Friday, October 19, 2012

Rode Hard, Put Away White: "Villa Rides" (1968)

From the title, you might think this film was a biography of the infamous Mexican Pancho Villa. You would be half right.

Yul Brynner, unrecognizable with hair and a mustache, is Pancho Villa. He and his right hand man Fierro (Charles Bronson) and their gang are fighting the troops in support of their president Madero (Alexander Knox). Villa's commanding officer, General Huerta (Herbert Lom), is the villain, wanting glory and the country for himself. Madero is eventually assassinated by Huerta, who seats himself as the leader of Mexico, and Villa marches into Mexico City with 50,000 men, and...okay, I don't know what happened, since the closing credits crawl did not tell me.

This film, which is dedicated to Villa, chooses to show some of the more boring aspects of Villa's life. The Madero assassination and Villa's march on Mexico City are all hearsay, not shown on camera. Instead, we get the revolution told from gringo gun runner Lee Arnold's (Robert Mitchum) point of view. Brynner takes a supporting role in Villa's own biography, as we grapple with such boring issues as Arnold's love affair with a pretty Mexican girl and his own greed. Much like some of the films released in the 1980's dealing with South African apartheid from some white guy's point of view, this film fails because we are supposed to be concerned with how the Mexican Civil War affected an American, not the people who fought it.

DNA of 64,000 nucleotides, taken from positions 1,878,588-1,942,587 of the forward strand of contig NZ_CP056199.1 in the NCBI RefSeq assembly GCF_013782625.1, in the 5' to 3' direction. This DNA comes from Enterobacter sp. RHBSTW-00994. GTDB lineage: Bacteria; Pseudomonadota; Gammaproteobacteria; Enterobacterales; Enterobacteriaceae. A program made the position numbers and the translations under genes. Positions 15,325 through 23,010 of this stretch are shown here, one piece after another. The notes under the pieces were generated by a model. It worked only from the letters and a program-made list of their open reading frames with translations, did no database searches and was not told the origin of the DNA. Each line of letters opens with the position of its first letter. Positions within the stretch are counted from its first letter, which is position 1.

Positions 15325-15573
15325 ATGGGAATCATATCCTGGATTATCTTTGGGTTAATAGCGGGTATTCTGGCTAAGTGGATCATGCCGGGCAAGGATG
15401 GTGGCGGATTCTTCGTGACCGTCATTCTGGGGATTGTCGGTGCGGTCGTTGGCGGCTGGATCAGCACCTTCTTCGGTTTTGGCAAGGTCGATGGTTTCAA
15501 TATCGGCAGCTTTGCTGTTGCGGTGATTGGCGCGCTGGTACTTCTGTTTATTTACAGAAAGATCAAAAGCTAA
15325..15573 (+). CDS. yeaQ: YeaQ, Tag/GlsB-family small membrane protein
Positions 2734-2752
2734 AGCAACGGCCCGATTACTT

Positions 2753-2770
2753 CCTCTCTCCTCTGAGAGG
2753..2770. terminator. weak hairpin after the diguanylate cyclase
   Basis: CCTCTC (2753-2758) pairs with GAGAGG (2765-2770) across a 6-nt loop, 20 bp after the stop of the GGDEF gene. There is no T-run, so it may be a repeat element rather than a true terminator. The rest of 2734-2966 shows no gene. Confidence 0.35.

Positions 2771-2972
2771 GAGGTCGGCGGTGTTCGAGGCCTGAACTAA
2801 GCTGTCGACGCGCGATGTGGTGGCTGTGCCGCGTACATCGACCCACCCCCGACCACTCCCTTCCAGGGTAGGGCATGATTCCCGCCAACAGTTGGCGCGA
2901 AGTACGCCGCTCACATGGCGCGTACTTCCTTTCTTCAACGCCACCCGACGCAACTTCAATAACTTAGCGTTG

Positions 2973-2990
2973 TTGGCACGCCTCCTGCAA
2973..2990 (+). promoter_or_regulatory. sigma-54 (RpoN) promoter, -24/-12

Some of the battle sequences are impressive. However, there are some clumsy attempts at humor (Fierro's meals, Villa's piloting skills) that do not work. The screenwriters (Robert Towne and Sam Peckinpah?!?) cannot make up their minds about a focusing character to watch, and Kulik's one note direction does not help. Cover your eyes for the down right embarrassing flying special effects. Even the musical score is weird, sounding like an Edward D. Wood, Jr. canned soundtrack one minute, then falling completely silent in what should be ideal scenes the next.

Francisco Villa was fighting for the people of Mexico. Thanks to a white guy, he began to succeed. What happened to Villa? What happened to Fierro or Huerta, if they existed at all? I should not be expected to do library research to fill in the blanks left by this oddly written film.

"Villa Rides" and rides, and leaves too many unanswered questions. When a film is dedicated to the subject, what kind of picture are we going to get of the man? In this case, it is a muddy one. (* *) out of five stars.